Today is something bigger.
Lincoln Stars goaltender Charles Williams (Ferris State) knew his day was coming. He didn’t know when it’d come. He just knew when it came, it’d be something big. Today is the day as Williams has the chance to eliminate the Fargo Force from the Western Conference semifinals at 7:35 p.m. at Scheels Arena.
“Honestly, I thought there are a lot more worse things in life than not playing hockey and not getting your opportunity,” Williams said. “Everyday I got the picture that there would be something bigger for me. I feel like you can never get down on yourself.”
To know Williams’ story is to know the Stars’ season, which has been in some regards the Western Conference equivalent of the Green Bay Gamblers. It’s a season which saw the Stars draft Kevin Roy (Brown) not knowing what they’d expect and getting a player who scored 104 points making it one of the greatest seasons in USHL history.
It has been a year where first-year players such as forward Luke Johnson and defenseman Paul LaDue (both North Dakota) have blended with veterans like Dax Lauwers, Dominik Shine (Bowling Green) and Brent Tate (Northern Michigan) to have a mix of flash, panache and ferocity.
But for a team with offensive starpower, a defense where it appears missing a tooth or having a beard is the first form of membership, this was a team where goaltending was an issue.
The Stars had Jackson Teichroeb, who at times, played the part of a No.1 goaltender but there were moments of inconsistency. Yet it was in one of Teichroeb’s consistent moments where Stars coach Chad Johnson noticed something about Williams.
“Even when he wasn’t playing, which was about 12 or so games, he still kept working hard,” Johnson said. “It was something we all noticed.”
Eventually Johnson made the decision to run with a two-goaltender system and it led to Williams, who is from Canton, Mich., a Detroit suburb, becoming the team’s No. 1 starter.
It has been a choice Johnson and the Stars did not regret in the regular season and have certainly not regretted this postseason. Williams went 20-4-3 with a 2.61 goals against average, four shutouts and a .907 save percentage in the regular season.
He finished in the Top 10 among league goaltenders in wins, GAA, shutouts and save percentage.
Coming into the playoffs, it might not have dawned on some Williams was a Top 10 goaltender in the USHL. But it appears now people are getting the message as Williams has so far handled one of the toughest challenges in the league in the Force and their goaltender Zane Gothberg (North Dakota), who many consider the best in the league.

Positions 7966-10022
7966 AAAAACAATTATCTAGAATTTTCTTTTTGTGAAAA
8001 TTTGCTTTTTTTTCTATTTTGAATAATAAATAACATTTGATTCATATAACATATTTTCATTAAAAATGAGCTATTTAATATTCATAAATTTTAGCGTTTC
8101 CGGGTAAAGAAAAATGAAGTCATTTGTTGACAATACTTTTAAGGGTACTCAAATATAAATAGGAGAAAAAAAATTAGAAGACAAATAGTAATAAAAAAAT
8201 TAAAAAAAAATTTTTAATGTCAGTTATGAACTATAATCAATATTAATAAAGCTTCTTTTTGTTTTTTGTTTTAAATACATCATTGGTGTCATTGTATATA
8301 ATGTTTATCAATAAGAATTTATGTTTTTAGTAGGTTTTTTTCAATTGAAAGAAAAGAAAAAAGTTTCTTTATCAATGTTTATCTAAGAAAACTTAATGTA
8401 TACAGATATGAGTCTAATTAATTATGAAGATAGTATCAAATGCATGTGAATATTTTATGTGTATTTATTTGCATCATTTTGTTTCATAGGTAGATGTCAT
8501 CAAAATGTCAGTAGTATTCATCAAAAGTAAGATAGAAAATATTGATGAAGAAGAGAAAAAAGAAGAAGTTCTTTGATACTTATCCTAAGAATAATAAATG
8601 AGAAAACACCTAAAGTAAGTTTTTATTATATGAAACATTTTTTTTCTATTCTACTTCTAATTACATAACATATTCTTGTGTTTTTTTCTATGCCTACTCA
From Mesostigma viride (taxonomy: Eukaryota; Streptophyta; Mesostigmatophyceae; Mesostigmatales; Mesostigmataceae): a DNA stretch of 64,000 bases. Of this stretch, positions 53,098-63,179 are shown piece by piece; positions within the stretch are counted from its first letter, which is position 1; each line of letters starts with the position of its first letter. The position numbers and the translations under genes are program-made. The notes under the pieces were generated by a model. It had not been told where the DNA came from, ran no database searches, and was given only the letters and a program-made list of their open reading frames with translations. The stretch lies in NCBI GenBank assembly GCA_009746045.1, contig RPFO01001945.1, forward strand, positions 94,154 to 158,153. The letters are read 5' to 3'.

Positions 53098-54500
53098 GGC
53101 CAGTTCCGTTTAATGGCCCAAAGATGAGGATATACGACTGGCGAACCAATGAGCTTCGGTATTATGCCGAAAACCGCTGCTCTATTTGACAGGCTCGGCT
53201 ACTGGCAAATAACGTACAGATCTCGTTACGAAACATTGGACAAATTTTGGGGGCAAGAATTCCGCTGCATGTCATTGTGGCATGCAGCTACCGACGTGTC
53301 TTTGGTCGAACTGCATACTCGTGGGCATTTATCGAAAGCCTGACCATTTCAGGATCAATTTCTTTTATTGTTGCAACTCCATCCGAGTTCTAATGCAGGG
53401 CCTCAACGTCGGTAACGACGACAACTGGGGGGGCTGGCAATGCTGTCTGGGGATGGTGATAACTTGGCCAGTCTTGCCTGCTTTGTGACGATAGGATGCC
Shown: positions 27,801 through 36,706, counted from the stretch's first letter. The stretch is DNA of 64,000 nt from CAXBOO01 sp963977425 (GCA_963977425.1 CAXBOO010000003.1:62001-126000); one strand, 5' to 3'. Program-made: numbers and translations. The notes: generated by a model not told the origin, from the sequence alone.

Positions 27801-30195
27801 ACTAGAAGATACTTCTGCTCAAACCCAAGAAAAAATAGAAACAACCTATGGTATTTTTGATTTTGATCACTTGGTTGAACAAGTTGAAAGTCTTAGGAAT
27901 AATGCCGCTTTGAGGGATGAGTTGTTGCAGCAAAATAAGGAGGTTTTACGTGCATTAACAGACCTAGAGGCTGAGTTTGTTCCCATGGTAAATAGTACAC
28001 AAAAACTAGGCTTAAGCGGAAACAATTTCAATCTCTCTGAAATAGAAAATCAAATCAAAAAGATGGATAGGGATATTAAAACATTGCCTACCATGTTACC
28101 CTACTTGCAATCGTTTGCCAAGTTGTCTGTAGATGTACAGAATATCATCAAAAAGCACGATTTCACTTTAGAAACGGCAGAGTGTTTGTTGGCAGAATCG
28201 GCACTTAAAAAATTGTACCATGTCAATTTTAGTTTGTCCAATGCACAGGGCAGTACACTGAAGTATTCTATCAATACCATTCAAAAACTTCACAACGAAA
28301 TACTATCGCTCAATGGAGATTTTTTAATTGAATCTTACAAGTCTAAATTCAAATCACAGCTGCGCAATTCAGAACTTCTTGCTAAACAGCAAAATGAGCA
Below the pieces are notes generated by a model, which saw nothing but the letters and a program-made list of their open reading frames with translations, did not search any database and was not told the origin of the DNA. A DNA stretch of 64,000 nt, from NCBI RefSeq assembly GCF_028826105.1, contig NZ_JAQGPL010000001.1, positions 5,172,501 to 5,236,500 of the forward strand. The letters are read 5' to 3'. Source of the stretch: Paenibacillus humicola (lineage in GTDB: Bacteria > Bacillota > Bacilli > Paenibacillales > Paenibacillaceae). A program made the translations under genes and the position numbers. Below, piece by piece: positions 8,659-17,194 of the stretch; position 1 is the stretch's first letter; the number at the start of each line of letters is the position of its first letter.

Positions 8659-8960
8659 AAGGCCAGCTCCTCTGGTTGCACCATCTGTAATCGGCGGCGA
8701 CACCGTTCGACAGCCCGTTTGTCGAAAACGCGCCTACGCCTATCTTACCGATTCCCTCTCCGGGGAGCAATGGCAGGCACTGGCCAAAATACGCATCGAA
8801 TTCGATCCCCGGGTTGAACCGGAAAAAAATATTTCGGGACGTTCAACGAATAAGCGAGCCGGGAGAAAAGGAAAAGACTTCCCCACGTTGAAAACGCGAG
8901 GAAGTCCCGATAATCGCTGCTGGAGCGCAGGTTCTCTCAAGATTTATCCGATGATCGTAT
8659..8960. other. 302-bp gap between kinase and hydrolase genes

Gothberg has played two more games than Williams this postseason because Lincoln received a first-round bye. But to look at the numbers, they’ve been right there with each other.
Williams is 2-1 with a 1.62 GAA and a .933 save percentage while Gothberg is 3-2 with a 1.57 GAA and a .943 save percentage.
“This whole series, he has been great for us,” LaDue said following the team’s Game 3 win over the Force on Wednesday. “The second half of the year, he has stood on his head for us and he’s won games for us. He’s saved us multiple times and it has been great to have him back there.”
Spend time with this team, whether it be 10 minutes following a game or a full hour during a Stars practice, and it’s apparent they like each other.
There is no false sense of security when it comes to players getting along with one another.
Williams is an example of that unity. His Game 3 victory was followed by hugs and high-fives from teammates. Even in his post-game interview teammates were tapping him on the shoulder.
Lincoln’s Thursday practice ended with a shooter-goalie challenge and the winner was treated by Johnson to whatever they wanted for dinner. Teichroeb and Williams, two guys who were competing for the same spot earlier in the year, won the challenge by stonewalling everyone in their paths.
Williams, after every save late in the competition, mocked the forwards and practically every Minnesota high school hockey player by taking his fingers and touching the ice before sweeping his palm through the air.
It made his teammates, even the ones he stopped, laugh and enjoy the moment. It made Teichroeb celebrate with him near the net as if they just won the Clark Cup. It also made both goaltenders some pretty happy customers at dinnertime.
What could make for a stronger celebration deserving of maybe two more free dinners would be if Williams backstopped the Stars against what will be a desperate Force team trying to extend their season.
Trying to close out a series on the road and doing it in one of the league’s more hostile environments would shoot the Stars into the Western Conference Finals, a meteoric rise considering the franchise suffered one of its worst-ever seasons two years ago.
“It’s impressive,” Williams said about what he and the Stars have accomplished to this point. “I give all the glory to God and I just go with what he gives me. He gives me strength and I smile with it. The guys work hard for me and I work hard for them.”
Pulling off a two-year turnaround like that would be big.
It would also be the moment Williams was waiting for.
And, at least for now, it appears it was all worth the wait.